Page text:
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Beginning Thursday, the replacements will officiate 16 more games. It is the first time in 11 years that replacements have worked games; that standoff lasted one week into the regular season.

Eastin isn’t looking ahead as far as September. She recognizes she is auditioning every time she blows the whistle.

“There’s been a lot of talk that the NFL is wanting to bring in a female and, quite frankly, this could be the opportunity,” she said. “I felt it is something I needed to do, make that step and see what comes from there.”

She said she took regular officials’ situation into consideration as well as the scrutiny she would receive.

“The pressure?” she said. “I think knowing I am a female in a man’s world, I always put more pressure on myself. I know what I signed up for, and that what I do is magnified.”

Her biggest challenges will be handling the different rules in the pros and positioning, Eastin said. She has visited some team training camps to prepare and didn’t see a huge difference in the speed of the game.

“But they have not been at top speed,” she said. “I believe it is important when you step on the field to have a presences and a professionalism to know what you are doing.”

Originally from Worcester, Mass., Eastin took up judo as a child and competed at the senior level when she was 11 years old. She retired from the sport as a teenager.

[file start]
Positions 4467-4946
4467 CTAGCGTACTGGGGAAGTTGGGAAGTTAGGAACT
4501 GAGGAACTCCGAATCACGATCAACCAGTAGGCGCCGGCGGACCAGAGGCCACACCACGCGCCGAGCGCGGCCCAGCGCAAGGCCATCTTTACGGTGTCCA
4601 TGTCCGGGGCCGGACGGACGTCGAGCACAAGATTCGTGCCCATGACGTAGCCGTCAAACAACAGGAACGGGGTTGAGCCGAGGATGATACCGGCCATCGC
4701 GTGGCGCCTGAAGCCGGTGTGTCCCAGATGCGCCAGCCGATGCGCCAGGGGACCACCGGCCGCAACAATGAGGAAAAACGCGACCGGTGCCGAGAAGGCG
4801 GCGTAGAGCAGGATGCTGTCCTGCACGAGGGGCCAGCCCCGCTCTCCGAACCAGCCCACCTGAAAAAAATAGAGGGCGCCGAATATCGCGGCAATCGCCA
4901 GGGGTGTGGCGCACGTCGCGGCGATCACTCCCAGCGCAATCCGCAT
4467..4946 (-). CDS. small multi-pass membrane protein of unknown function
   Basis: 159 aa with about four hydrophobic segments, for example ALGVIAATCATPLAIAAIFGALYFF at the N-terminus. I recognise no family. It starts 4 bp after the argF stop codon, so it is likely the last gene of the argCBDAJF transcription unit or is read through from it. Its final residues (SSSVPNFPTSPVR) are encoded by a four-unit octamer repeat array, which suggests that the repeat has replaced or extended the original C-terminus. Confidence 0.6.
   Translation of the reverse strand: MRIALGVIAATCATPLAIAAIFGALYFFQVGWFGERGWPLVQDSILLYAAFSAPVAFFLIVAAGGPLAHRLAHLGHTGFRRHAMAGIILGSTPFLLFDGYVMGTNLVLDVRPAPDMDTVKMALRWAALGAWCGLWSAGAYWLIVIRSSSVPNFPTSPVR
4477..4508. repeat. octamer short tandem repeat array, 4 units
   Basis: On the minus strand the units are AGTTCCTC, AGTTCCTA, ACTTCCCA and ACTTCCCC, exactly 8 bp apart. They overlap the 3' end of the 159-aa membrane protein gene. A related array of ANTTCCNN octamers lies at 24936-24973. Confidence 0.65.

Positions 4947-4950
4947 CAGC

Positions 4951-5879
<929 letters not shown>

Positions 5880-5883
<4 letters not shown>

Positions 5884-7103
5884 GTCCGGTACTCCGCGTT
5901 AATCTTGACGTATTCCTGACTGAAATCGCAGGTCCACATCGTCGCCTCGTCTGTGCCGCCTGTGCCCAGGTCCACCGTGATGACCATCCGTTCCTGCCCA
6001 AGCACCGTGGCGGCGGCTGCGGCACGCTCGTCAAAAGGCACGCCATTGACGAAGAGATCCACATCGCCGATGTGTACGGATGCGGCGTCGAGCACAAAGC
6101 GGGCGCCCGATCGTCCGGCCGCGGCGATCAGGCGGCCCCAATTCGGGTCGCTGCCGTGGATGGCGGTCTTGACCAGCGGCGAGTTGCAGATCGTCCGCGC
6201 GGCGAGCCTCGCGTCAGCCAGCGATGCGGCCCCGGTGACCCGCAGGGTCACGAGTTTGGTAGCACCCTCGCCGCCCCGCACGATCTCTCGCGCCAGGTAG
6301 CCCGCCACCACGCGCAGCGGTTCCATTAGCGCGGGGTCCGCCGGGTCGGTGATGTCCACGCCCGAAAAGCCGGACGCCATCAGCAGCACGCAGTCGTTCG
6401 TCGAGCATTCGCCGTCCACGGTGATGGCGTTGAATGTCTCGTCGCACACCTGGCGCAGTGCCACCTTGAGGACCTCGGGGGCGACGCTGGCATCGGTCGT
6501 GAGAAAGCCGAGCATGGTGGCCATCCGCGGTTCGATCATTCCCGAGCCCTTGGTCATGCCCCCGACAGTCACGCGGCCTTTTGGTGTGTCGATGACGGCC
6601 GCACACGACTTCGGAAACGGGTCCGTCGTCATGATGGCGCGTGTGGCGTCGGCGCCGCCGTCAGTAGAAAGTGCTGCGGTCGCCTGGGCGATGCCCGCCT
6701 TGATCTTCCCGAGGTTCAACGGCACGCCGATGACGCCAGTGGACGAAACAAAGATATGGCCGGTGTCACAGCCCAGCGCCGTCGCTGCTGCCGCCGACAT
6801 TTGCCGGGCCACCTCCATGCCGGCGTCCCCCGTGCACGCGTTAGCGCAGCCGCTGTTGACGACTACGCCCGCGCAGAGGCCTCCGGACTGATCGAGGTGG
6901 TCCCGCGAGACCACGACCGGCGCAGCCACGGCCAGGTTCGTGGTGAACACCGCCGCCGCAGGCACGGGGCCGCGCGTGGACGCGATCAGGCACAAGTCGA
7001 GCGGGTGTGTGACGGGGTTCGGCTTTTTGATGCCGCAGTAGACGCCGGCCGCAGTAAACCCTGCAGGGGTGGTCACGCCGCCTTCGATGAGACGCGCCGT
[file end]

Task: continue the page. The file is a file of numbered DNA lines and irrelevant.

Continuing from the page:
Although “football has always been in my blood,” Eastin originally set out to be a basketball coach, and then an official, after she quit judo at age 15.

She asked about working football games while awaiting the start of the basketball season and found her comfort zone.

She worked high school games before moving up to the colleges and eventually to the MEAC, where she is the first woman to be a crew chief. Eastin also trains officials in football and basketball at SE Sports Officiating, a company she owns.

“There are probably not as many women (students) as I’d like,” said Eastin, who now lives in Tempe, Ariz.

Eastin mentioned former NFL referees Red Cashion and Jerry Markbreit as significant boosters for her career. And she cited NBA referee Violet Palmer as one of her inspirations.

Palmer began officiating NBA games in 1997 and still is doing it.

Bernice Gera became the first woman to umpire in baseball’s minor leagues when she worked a New York-Penn League game in 1972. Pam Postema (1989) umpired major league spring training games. Championed by commissioner A. Bartlett Giamatti, Postema made it up to Triple-A for six seasons. She was fired a few months after Giamatti’s death, filed a sex discrimination suit against baseball and settled out of court 5 1/2 years later.

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